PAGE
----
Forming opinions on perception of reality can have unjust, dangerous repercussions

www.bethyam.orgJune 7, 2013 

It is a bad habit to form an opinion without the facts, a common practice today.

How many times a week do I hear someone say, "Perception is reality?" What about the truth? Does this not matter anymore? We indulge the notion of "perception is reality" to the exclusion of truths about people, nations and religion. Too often we run the risk of distorting, even profaning the truth when we are attaining political goals. This creates a far deeper problem than social gossip. People's lives become at risk.

I'm seeing this attitude of "perception is reality" as a cancer spreading throughout the world unjustly infecting the reputation of Israel. The overwhelming majority of Americans and Congress itself support and respect Israel. Many of our Christian friends in America ardently believe in the fundamental values of Israel, not only because it is a democracy but because the perception exists in America's religious ethos that the Jewish state is a key factor to the fulfillment of the Christian theological vision to the end of days.

These two secular and religious ideologies dovetail with each other. They have served Israel and America well, but now the "perception is reality" syndrome has begun to gain traction in a few of this country's and the West's cultural icons and academic heavyweights in an anti-Israel tirade.

Some entertainers fall prey to the distortion and downright lie that Palestinian propagandists portray Israel as the new apartheid reincarnation of the old South Africa. Musicians and singers spread the word and follow the trendy left-leaning avante garde. Have they read a book on the subject or examined both sides of an issue by talking to people on the ground? Or was the truth rather that they heeded the call of their agents to cancel a concert in Tel Aviv and suddenly found their names in the paper with a resurgent worldwide audience and sales booming for their newfound political consciousness?

All this publicity and fame just for bowing down to the new idol of "perception is reality."

Half-truths abound in the Middle East like desert sands. What is the truth about injustice for the Palestinian Arabs or Israeli victims of terrorist bombs from Gaza? What is the solution? Most people who live there understand on some level that suffering has occurred on both sides and that the occupation of the West Bank must end. The question is how to end it without endangering Israel's security and giving the Palestinians a legitimate state to pursue their own destiny.

It is a mystery like trying to dig for oil. But by demonizing Israel with the notion that it is an apartheid state gets the peace process nowhere.

Israel's friends watch with disgust and disappointment when scholars like physicist Stephen Hawking refuse to attend an academic conference sponsored by Shimon Peres in Israel, claiming to boycott Israel and its products because of the West Bank Settlement policy. Or when Pulitzer Prize-winning author Alice Walker calls on international singer Alicia Keys to cancel her engagement to perform in Israel and, instead, perform in the Gaza Strip. Sadly, there are other stars who have started to follow this road and cancel their bookings in Israel.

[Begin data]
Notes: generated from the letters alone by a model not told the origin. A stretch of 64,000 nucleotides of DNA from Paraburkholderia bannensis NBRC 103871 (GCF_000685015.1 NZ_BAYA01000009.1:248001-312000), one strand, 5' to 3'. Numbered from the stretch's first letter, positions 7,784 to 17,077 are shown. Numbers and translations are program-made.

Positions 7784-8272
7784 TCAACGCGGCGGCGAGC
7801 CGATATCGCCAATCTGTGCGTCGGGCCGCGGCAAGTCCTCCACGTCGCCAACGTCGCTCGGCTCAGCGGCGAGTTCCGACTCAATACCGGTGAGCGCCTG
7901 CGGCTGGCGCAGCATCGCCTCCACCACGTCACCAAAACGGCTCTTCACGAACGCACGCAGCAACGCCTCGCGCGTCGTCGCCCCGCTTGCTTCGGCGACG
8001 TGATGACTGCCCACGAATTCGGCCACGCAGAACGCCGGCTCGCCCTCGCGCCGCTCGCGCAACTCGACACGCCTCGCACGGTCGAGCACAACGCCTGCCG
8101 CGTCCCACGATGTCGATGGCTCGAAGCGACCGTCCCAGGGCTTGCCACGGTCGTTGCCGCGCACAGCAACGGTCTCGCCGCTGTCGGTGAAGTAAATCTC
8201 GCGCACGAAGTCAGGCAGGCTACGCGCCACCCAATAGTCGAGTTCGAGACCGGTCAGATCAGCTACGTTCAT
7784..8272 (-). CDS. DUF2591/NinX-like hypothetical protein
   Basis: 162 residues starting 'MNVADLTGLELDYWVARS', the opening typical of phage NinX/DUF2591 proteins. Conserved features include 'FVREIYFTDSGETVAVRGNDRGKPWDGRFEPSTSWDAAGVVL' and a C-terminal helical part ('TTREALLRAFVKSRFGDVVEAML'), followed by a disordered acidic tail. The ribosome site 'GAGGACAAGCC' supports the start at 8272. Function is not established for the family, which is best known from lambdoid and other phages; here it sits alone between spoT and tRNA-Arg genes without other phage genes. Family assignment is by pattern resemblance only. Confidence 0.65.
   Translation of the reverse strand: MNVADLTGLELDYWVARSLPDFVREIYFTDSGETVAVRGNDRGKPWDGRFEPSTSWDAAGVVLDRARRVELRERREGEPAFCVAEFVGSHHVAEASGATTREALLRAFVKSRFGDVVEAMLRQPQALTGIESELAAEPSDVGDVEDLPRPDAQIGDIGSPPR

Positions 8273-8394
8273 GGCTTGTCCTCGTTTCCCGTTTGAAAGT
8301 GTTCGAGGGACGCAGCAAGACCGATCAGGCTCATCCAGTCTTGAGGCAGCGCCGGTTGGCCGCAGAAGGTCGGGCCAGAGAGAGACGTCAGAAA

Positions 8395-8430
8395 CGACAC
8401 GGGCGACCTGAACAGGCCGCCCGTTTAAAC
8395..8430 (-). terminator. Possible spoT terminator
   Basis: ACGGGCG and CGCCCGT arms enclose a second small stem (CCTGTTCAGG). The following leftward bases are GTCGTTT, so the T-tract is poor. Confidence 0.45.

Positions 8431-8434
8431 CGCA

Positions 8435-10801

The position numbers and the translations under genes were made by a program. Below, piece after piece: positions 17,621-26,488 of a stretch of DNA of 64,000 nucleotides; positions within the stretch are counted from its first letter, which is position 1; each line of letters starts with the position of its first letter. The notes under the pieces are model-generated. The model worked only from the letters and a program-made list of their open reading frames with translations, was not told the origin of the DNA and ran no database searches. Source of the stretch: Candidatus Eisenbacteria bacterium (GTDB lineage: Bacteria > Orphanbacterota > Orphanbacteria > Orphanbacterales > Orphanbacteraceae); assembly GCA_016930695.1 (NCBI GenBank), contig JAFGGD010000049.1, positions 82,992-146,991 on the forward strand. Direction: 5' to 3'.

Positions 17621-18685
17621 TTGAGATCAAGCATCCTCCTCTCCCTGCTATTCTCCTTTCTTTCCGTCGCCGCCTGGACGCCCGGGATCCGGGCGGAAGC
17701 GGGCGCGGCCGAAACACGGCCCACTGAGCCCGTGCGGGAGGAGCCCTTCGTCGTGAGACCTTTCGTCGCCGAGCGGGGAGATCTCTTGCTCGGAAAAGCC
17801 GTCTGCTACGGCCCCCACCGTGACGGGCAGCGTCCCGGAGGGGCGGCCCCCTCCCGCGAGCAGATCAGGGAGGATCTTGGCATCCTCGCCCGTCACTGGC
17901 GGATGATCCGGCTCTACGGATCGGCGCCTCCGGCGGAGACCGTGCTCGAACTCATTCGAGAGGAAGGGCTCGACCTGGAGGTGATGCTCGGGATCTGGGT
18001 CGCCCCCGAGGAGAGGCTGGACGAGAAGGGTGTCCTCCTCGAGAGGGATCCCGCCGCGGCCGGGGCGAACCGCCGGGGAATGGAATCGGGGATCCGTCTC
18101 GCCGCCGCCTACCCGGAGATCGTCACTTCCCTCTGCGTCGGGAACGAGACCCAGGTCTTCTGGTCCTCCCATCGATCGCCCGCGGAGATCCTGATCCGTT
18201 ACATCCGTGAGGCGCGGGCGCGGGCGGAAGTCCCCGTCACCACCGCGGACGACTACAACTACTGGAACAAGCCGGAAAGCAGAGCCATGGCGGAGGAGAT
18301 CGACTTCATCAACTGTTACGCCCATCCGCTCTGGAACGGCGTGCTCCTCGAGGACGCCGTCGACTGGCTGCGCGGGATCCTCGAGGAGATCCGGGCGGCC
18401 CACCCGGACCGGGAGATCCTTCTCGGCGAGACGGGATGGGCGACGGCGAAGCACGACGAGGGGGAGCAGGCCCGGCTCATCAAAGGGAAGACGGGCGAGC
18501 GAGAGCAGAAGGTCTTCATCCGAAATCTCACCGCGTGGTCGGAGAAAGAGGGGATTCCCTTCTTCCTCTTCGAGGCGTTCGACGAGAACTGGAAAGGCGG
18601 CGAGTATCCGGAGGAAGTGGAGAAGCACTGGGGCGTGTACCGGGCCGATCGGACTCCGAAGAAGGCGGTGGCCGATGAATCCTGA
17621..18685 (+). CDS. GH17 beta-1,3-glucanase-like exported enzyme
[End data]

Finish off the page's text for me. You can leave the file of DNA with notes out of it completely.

The goals are not only to isolate Israel, damage its standing in the world, but also to discredit the idea of a Jewish state and, finally, to characterize the idea that Zionism is no different an ideology than apartheid was in South Africa. The "perception as reality" syndrome works when these cultural icons put on the apartheid mask. All they see through the mask is an Israel that can only be consistent with an immoral regime. And that is where the perception becomes the reality, and the reality is a lie.

It is a self-fulfilling prophecy.

Yes, the occupation of the West Bank has been a difficult process for Israel and the Palestinians. Many Arabs live in poor conditions and with the indignities of a military system. Yet to ascribe the perception that the cause and the fault is all upon Israel's shoulders is wrong. Ignoring the responsibility of the Palestinian leadership for making peace is an injustice as well. The political leadership of both peoples and their constituents bears responsibility to make hard compromises for the opportunity for peace. That is all that matters now.

Wouldn't it be great if these entertainers and scholars would be involved in bringing both sides together rather than choosing one side over another? What is achieved in the long run by their canceled tours or boycotts of Israeli products except poisoning the chances for dialogue for peace?

Cultural leaders can play a constructive role by using their artistic talents to build trust between the two peoples rather than exacerbating the divisions, which is exactly the effect they have when they get caught up in policy issues and boycott Israel. Solving this impasse requires creative strategies and new paradigms for peace rather than demonizing one side or the other. What if these artists could let their art be a beacon of light uniting all sides for an evening of peace? Then the perceptions could lead to the hope of peace rather than continue the stalemate of mistrust and hatred.

Columnist Rabbi Brad L. Bloom is the rabbi at Congregation Beth Yam on Hilton Head Island. He can be reached at 843-689-2178. Read his blog at and follow him on Twitter, @rabbibloom.

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